WAIKOLOA, HAWAII – Improved early detection of fast-growing, lethal melanomas will require out-of-the-box thinking, such as providing dermatoscopes for patients to use at home and educating hairdressers and other nondermatologists on how to detect melanoma.
"At least three companies are now designing dermatoscopes for patient use. Patients will be able to buy the dermatoscope at a pharmacy and do self-examination or examine their spouse. That, I think, is going to be a reality within the next 5 years," Dr. Ashfaq A. Marghoob predicted at the Hawaii Dermatology Seminar sponsored by Skin Disease Education Foundation (SDEF).
A key feature of these devices will be the capability of hooking into a smart phone for wireless transmission of suspicious images to a skin cancer expert for assessment.
Dr. Marghoob and his coworkers first proposed dermoscopy as a tool with untapped potential for skin self-examination in selected patients in an article last year (Arch. Dermatol. 2011;147:53-8).
But patient empowerment is only part of what’s needed in order to improve early detection of the fast-growing killer subtype of melanoma. Dr. Marghoob and his coworkers are now conducting a prospective study to evaluate the impact of a 20-minute education session for hair care professionals about how they can aid in detecting skin cancers on the scalp, neck, and face.
This study was a direct outgrowth of a survey the investigators conducted at a Houston convention of barbers and hairstylists. Forty-nine percent of respondents indicated they were highly receptive to participating in a skin cancer education program. During the preceding month, 37% of respondents had looked at more than half of their customers’ scalps for suspicious lesions, 29% had looked at more than half of their customers’ necks, and 15% had checked more than half of their customers’ faces (Arch. Dermatol. 2011;147:1159-65).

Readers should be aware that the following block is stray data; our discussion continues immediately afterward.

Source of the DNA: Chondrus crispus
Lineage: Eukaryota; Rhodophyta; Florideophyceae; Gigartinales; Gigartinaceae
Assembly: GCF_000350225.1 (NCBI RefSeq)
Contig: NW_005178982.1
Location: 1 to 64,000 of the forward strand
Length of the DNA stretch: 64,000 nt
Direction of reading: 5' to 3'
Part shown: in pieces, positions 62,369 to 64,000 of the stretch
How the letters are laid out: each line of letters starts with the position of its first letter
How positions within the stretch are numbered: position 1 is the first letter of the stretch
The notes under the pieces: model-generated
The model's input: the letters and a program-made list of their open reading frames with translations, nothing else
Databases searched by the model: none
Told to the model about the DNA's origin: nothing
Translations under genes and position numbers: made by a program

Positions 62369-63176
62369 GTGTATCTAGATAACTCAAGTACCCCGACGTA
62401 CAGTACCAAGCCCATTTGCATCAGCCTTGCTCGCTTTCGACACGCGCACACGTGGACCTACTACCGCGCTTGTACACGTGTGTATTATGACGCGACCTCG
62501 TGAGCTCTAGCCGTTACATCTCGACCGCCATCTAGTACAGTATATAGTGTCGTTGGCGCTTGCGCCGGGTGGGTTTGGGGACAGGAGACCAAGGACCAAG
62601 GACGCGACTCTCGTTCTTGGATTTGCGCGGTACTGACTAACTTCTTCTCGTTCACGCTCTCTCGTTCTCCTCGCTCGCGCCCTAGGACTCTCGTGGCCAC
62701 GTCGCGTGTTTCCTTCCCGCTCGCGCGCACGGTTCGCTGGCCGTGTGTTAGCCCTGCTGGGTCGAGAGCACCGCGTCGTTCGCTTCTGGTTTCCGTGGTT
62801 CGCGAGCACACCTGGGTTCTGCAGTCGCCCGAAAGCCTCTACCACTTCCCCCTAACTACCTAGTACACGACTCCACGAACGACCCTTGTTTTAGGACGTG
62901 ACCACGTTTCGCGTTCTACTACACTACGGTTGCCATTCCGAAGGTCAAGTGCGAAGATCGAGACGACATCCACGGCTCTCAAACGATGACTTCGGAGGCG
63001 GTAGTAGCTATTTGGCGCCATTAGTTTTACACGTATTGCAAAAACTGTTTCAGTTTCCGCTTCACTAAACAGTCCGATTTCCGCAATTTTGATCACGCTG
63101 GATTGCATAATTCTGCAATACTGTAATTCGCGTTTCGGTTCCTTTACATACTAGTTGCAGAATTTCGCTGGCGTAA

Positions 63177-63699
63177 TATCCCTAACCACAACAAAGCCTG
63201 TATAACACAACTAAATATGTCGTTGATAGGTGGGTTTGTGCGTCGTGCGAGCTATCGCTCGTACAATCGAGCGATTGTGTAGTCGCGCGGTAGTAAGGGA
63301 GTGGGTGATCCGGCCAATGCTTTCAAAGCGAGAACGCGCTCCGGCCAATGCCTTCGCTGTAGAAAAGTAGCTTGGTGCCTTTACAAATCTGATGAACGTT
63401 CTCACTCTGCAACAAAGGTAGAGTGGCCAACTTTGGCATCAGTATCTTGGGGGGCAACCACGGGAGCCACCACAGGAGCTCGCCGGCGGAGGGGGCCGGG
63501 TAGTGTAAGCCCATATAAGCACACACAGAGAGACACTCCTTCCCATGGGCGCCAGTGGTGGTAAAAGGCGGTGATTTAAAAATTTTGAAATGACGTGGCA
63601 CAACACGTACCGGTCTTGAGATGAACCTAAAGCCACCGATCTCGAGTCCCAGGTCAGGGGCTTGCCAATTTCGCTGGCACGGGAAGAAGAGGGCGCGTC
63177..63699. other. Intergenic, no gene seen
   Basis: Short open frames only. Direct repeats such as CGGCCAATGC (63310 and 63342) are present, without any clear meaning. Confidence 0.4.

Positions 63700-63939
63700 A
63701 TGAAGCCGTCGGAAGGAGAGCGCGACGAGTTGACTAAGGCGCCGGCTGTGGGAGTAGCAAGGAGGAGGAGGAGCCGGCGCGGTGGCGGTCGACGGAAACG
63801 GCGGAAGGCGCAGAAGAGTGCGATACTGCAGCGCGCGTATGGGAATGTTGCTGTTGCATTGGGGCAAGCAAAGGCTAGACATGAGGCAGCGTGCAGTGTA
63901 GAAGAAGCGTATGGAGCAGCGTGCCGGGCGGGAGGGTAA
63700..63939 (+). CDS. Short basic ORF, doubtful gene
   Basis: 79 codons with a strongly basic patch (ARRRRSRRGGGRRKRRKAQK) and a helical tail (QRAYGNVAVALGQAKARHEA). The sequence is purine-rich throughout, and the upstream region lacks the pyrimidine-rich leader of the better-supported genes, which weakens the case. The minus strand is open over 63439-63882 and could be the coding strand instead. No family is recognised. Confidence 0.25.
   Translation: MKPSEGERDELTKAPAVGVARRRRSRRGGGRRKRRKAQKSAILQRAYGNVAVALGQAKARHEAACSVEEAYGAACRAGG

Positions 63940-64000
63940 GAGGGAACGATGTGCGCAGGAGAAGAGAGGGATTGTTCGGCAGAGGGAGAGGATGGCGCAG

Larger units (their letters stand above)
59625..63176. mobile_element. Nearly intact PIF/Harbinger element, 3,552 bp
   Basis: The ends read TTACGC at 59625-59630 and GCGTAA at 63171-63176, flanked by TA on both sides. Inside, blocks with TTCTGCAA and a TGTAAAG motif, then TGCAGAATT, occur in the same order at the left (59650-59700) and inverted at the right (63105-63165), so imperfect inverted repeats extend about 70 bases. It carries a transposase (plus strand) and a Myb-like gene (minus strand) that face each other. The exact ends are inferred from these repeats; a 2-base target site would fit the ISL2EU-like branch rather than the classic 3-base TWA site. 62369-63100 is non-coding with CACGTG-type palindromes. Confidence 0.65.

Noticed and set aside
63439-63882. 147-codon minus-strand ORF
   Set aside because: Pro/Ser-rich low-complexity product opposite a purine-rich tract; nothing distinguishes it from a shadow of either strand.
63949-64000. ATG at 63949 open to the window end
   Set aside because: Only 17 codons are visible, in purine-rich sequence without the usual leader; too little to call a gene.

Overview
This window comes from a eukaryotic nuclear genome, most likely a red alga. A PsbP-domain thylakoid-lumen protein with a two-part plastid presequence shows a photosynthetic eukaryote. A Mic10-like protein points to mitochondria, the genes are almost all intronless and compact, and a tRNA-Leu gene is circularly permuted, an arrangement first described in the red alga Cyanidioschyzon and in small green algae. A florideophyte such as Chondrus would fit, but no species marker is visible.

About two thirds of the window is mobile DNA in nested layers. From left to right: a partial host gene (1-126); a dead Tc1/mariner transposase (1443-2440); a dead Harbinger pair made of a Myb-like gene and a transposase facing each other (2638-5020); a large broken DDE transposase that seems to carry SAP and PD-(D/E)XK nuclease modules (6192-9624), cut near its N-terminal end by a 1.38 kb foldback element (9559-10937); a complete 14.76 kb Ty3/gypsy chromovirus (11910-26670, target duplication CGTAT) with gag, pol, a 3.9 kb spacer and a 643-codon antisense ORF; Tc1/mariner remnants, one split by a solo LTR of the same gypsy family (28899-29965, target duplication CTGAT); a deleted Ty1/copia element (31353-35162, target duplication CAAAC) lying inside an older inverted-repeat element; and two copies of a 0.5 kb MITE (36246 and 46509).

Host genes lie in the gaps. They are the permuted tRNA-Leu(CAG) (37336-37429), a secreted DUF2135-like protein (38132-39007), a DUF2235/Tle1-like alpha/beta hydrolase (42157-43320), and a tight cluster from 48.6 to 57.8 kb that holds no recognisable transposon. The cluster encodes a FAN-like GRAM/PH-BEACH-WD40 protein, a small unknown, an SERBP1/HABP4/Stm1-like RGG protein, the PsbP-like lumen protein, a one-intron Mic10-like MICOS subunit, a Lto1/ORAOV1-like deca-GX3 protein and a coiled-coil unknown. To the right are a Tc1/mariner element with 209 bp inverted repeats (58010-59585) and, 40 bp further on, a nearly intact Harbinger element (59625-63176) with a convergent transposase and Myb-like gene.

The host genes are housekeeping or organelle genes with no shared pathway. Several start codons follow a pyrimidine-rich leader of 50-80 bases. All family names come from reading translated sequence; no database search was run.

Melanoma of the scalp and neck accounted for 10% of all melanoma deaths in the United States from 1973 to 2003. Barbers and hairstylists are in a unique position to detect skin cancers in those locations because they typically see their customers on a regular basis, spend a fair amount of time with them at each visit, have good rapport, and often discuss health issues.
The larger goal underlying this project, Dr. Marghoob explained, is to develop a cadre of expertly trained lay community workers to examine areas of the skin that are difficult for people to see for themselves and which often go overlooked by physicians. In addition to hair professionals, other workers ideally suited to serve as lay skin cancer educators and examiners include massage therapists, manicurists, cosmetologists, and electrologists.
Dr. Marghoob has also been involved in efforts to teach dermoscopy to primary care physicians and other nondermatologist physicians, including ob.gyns., pediatricians, and plastic surgeons. Moreover, he recently conducted a study in which second-year medical students were issued dermatoscopes and trained in their use.
"We found they get better at diagnosing skin cancer and are paying more attention to the skin. All we really want them to do is really look at the skin while they’re doing a physical examination," he said.
He has also been encouraging internists and family physicians to take advantage of opportunistic skin screening situations. For example, when they’re listening to the lungs and heart with a stethoscope, he urges primary care physicians to have patients take their shirt off so they can take a close look at the truncal skin rather than simply slip the bell of the scope underneath the shirt.
Another potentially fruitful means of improving upon the gains achieved in early detection of skin cancer would be targeted screening of older men, a high-risk group for fast-growing nodular melanomas, Dr. Marghoob added.
He reported having no financial conflicts. SDEF and this news organization are owned by Elsevier.